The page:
The rules that guide President Trump’s Cuba travel and trade regulations went into effect this November, clarifying guidelines about what is and isn’t allowed. While the Trump Administration has been adamant about discouraging travel and business to Cuba that would enhance the power of the communist dictatorship, the travel policies are largely consistent with the previous Administration.
Some of the changes include a list of 180 prohibited companies, hotels, and stores controlled by the Cuban military, forbidding any American citizen, firm, green card holder or person otherwise under US jurisdiction from carrying out any direct financial transaction with any entity on the list. Many hotels and some stores in the historic Old Havana neighborhood are on the prohibited list because they are Habaguanex (military brand) establishments. The chief managing officer of Cuba Travel Network has said many private businesses such as accommodations, restaurants, bars, and shops are still available to US travelers.
President Trump has said the US will not lift sanctions on Cuba unless the government meets a series of benchmarks, including the release of political prisoners, free elections, and the legalization of political parties. Recent “sonic attacks” on American diplomats have increased tensions while the Cuban government denies responsibility for the attacks and the Trump Administration claims that Havana is ultimately responsible for ensuring diplomats’ safety. As a result, the US has withdrawn the majority of its embassy staff from Havana and ejected most Cuban diplomats from Washington.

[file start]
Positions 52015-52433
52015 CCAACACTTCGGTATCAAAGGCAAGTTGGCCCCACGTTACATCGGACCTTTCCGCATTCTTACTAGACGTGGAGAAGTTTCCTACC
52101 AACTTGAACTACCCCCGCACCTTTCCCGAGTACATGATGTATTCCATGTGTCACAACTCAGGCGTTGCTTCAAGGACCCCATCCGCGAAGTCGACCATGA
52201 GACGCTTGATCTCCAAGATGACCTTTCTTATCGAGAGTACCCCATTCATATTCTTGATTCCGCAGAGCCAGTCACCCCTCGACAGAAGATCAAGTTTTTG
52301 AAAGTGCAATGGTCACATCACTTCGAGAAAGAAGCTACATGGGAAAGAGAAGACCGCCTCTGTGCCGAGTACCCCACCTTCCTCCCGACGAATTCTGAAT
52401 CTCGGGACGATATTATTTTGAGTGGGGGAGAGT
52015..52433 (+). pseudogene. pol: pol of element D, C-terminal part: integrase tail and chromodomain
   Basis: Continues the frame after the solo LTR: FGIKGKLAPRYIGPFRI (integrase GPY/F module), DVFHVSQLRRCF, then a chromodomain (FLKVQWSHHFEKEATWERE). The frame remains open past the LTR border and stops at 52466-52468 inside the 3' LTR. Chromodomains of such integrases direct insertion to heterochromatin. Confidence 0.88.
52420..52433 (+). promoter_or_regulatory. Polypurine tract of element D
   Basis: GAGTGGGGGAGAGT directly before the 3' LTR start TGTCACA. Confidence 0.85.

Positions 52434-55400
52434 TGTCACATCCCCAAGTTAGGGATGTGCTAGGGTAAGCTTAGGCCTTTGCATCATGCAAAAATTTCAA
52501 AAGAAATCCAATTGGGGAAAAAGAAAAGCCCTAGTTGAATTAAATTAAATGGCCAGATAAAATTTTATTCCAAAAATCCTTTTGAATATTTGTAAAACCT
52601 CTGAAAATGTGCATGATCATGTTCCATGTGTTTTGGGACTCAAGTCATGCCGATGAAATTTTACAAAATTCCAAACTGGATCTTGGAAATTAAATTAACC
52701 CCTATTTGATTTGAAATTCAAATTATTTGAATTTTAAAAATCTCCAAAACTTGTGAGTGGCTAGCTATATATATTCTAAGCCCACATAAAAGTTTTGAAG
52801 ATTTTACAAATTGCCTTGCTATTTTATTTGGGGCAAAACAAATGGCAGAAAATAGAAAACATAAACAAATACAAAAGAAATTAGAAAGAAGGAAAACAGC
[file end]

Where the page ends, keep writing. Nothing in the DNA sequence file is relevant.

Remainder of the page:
Tensions have also been increasing between the US and North Korea as President Trump declared the US would designate North Korea as a state sponsor of terrorism. Trump has also said the Treasury Department will announce additional sanctions on North Korea.
The president cited the regime’s nuclear weapons program, acts of international terrorism, and the death of 22-year-old student Otto Warmbier of Cincinnati for the intensified diplomatic actions, saying the terrorism designation “should have happened a long time ago.” North Korea and Cuba have been warming up their relationship as the Trump administration has pushed for increased isolation of the two countries. On November 17th, the Korean Central News Agency announced that North Korea would be sending its foreign minister to Cuba. North Korea is facing the possibility of further sanctions from the United Nations in response to the increased activity of its nuclear weapons program.